The facade of the US$8 million Vacheron Constantin Reference 57260 mechanical pocket watch is stunning, but unassuming. Within the compact two-pound device, however, are over 2,800 tiny components that keep it running.
Digital government services are the same way. Behind every successful citizen service are millions of bytes of citizen data. But powering this data comes at an immense environmental cost.
Terence Teo, Sales Director at Hewlett Packard Enterprise (HPE), addresses the environmental impact of digital government services. He also suggests how governments can digitalise sustainably by purchasing only what they need.
The environmental cost of digitalisation
All of the world’s tech runs on power. With increased digitalisation across the world, the need for power only increases. Current IT infrastructure is insufficient to power the projected growth of data-driven technologies such as AI, autonomous vehicles and blockchain, wrote HPE’s Chief Sustainability Officer Christopher Wellise.
“All this data has to reside somewhere,” says Teo. This means that governments have to invest in infrastructure that can host and analyse this data, resulting in a “massive amount of equipment and storage”, he adds.
“As more equipment needs to be used, power needs to be catered for it,” Teo explains. But most of the world’s power is still generated using fossil fuels which releases massive amounts of carbon emissions, according to Our World in Data.
Additionally, the equipment needs to be cooled through air conditioning, which is notorious for releasing carbon emissions and harmful gases in the atmosphere.
Mitigating the environmental impact
For governments to digitalise sustainably, they need to “start right and not overprovision”, says Teo.
Organisations often purchase equipment based on the projected amount of data they will need in the future, even if current requirements are not that high. This means that the equipment continues to draw power even if they are not used, Teo says.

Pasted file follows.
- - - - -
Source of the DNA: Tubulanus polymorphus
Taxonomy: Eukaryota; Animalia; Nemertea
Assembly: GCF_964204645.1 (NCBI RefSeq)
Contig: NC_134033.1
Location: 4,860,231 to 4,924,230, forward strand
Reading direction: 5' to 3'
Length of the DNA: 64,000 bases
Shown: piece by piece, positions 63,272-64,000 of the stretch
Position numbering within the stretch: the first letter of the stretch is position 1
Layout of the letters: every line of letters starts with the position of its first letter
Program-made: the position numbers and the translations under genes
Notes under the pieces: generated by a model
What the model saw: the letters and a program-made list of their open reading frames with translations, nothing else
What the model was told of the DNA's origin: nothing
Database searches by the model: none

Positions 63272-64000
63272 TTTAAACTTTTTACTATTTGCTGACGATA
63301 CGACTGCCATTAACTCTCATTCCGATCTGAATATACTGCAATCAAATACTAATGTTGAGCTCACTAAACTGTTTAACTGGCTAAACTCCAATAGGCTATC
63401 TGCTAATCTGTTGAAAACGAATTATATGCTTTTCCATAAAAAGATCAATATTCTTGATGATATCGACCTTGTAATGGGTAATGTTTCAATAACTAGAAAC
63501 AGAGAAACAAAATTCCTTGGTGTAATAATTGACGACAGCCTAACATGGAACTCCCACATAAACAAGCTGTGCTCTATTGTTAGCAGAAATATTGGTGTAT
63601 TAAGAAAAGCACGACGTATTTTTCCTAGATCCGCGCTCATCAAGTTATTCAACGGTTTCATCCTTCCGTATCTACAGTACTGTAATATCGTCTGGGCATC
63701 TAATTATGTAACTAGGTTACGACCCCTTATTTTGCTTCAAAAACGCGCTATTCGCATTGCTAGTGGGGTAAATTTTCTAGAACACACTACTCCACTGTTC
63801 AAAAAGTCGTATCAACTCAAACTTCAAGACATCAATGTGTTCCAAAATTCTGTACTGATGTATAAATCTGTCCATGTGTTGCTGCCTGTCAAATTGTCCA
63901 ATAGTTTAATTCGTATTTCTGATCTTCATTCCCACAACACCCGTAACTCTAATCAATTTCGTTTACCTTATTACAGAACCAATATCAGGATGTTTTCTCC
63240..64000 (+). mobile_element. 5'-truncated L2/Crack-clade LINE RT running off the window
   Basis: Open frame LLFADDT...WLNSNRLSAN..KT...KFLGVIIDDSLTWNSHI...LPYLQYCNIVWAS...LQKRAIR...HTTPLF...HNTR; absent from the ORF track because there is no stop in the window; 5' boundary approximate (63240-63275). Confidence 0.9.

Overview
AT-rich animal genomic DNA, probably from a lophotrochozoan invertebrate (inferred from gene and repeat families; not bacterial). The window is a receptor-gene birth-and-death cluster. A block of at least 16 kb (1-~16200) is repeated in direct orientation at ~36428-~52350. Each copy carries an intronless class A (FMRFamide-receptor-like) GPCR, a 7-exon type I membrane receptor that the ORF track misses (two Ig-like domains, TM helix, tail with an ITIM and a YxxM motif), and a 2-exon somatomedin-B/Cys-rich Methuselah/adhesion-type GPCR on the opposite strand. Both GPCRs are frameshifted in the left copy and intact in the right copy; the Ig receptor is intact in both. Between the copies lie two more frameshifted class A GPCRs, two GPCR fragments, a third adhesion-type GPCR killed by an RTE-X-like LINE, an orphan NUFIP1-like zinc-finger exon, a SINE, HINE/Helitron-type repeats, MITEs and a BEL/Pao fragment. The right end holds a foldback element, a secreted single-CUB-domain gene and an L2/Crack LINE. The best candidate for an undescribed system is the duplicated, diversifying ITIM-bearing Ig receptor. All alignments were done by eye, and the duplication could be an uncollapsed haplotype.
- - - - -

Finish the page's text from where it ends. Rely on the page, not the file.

In the United States, the average data centre is underutilised by more than 80 per cent, but still draws 30 to 60 per cent of maximum power, reported the Natural Resources Defense Council.
Governments can address this by purchasing only what they need. HPE GreenLake, for example, allows organisations to pay only for the storage that they are using at the current point of time. This ensures that organisations do not overbuy from the onset, shares Teo. Over time, HPE GreenLake is able to provide additional data storage if they need it.
With HPE GreenLake, chemical firm Lyondellbasell managed to reduce carbon emissions by over 2,000 times and cut its electrical consumption by 70 per cent, shared a video by HPE.
The firm reduced the amount of data stored during a tech refresh, as advised by HPE. This meant that when they migrated their data, they only needed to migrate a fraction of what they originally had. This leads to both an immediate and long term reduction in carbon emissions.
HPE GreenLake’s pay-per-use model also helps organisations be more mindful about how much data they are consuming. “If you use more, you pay more,” Teo says. As costs run up, users become more conscious, he explains.
Promoting sustainable growth
Limiting data storage from the onset is beneficial for the environment, but will it hinder growth?
This is a key problem for governments, as they may need to develop citizen services quickly. During the Covid-19 pandemic, for example, governments across the world had to come up with ways to conduct contact tracing. This meant collecting, storing, and processing unprecedented amounts of information.
Nobody knows the exact amount of data that will be collected because there are so many interactions among citizens daily, says Teo. “It’s an unlimited amount of data that organisations require,” he adds.
To help governments cater for future data needs, HPE GreenLake includes buffer capacity. For example, if an agency is using 2 terabytes of data, HPE GreenLake may provide them with an extra 0.5 terabytes. This ensures that government services can continue running even if they exceed their current capacity.
If the programme detects that the government agency is constantly exceeding 2 terabytes of data use, it may then prompt the agency to upgrade their storage. This allows organisations to scale without interruption.
“We allow a minimum amount of buffer capacity so that it doesn’t impact their business growth. But yet, do not over provision or go against the sustainability story,” says Teo.
Digitalisation is an unavoidable process today if governments want to connect with their citizens and improve citizen services. But they can still do so sustainably by consuming only what they need, while finding ways to improve energy efficiency.
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